The duration of proceedings before the Boards of Appeal (BoA) currently is the EPO’s biggest problem in regard to speed. According to the latest Annual Report by the Boards of Appeal, the average length of inter partes proceedings is 37 months (up 1 month from 2015), i.e. more than three years. In 2016, two appeals were pending that were filed in 2008, six that were filed in 2009, and 33 were filed in 2010, that was eight (!), seven or six years pendency before the decision date. This is clearly not acceptable.
One should assume that this problem, which has been around for at least 15 years, cannot have escaped the EPO management. In view thereof, it is beyond comprehension why several EPO Presidents and the EPO Administrative Council, which is supposed to supervise the EPO management, have not done more in the past to tackle this real problem, and why the current EPO management is instead occupying itself with acceleration measures that the majority of stakeholders do not need or want.
LJ Robin Jacob wrote as early as in 2005 in the Festschrift for Gert Kolle and Dieter Stauder (Heymanns Verlag, 2005) that the EPO opposition and appeal procedures have become so “slow and cumbersome” that, “sooner rather than later, it will be subject to successful attack for breach of Art 6 of the European Convention on Human Rights. I think it is high time that the whole procedure was reviewed from the top to bottom.” Indeed, new Rules of Procedure were introduced in 2007, but the important fact to appreciate is that procedural law is only able to some extent to help reduce the huge backlog of cases and the BoAs’ fundamental problem, i.e. that more appeals are filed every year than settled: According to the Annual Report, 2387 new cases were filed in 2015 and 2287 cases were settled. In 2016, 2748 (!) new cases were filed (up by almost 400), but only 2229 were settled, i.e. fewer than in 2015.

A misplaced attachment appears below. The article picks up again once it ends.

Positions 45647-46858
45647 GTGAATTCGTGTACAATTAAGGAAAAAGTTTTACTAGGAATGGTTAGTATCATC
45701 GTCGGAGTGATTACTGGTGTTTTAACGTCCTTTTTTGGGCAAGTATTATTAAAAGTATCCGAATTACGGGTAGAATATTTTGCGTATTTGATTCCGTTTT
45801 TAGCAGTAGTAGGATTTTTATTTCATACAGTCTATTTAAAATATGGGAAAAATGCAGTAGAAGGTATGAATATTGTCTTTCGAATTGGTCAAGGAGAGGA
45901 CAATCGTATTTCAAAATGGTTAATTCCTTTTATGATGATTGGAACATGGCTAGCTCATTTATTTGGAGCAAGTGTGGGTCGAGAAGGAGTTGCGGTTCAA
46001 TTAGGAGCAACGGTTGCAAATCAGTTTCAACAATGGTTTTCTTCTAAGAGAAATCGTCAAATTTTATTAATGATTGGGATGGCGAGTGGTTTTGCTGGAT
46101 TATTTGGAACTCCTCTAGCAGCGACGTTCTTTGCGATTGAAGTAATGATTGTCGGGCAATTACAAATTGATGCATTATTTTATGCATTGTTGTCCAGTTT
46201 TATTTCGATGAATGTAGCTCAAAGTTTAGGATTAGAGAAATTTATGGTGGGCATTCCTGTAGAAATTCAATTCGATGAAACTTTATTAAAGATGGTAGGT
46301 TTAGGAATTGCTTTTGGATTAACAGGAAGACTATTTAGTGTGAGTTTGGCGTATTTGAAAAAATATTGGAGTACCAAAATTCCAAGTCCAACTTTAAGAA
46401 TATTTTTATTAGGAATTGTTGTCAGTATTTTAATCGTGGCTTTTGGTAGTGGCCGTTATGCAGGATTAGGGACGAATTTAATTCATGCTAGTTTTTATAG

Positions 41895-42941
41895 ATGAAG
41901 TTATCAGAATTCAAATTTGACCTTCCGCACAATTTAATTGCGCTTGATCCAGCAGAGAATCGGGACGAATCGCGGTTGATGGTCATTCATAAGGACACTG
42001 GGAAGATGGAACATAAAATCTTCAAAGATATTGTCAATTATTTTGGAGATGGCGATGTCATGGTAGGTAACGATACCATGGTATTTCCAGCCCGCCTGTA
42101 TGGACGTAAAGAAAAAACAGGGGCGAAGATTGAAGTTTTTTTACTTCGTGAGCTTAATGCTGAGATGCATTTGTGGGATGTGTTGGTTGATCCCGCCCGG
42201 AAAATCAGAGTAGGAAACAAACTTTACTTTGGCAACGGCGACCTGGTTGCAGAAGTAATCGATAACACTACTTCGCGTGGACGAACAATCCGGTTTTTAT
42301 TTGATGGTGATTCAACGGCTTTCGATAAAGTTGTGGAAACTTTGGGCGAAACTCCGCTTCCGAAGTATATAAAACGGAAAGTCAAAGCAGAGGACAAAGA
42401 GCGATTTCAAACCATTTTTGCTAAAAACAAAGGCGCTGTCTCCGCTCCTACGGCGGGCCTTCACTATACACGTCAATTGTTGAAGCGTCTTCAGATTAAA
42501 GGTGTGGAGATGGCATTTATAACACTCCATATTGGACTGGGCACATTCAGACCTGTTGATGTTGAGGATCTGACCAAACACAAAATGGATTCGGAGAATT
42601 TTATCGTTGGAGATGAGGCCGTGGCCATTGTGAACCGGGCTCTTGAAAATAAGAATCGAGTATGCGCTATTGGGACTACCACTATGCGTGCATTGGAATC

Rather than addressing the cause of the problem, i.e. serious understaffing of the BoA’s, the current EPO President has even further aggravated it by apparently failing or even refusing to appoint additional technical BoA members in 2016. This led to a reduction of the technical members of the Boards of Appeal from 97 to 96 and to an astonishing and deeply worrying number of 23 (!!!) vacant positions for Technical Members on the Boards of Appeal by the end of 2016, according to the Annual Report 2016. In particular, TBA 3.3.02 now seems to be completely dysfunctional, with only one technical member left. This was at least the status by end of 2016; I was not able to find more up-to-date figures on the EPO website.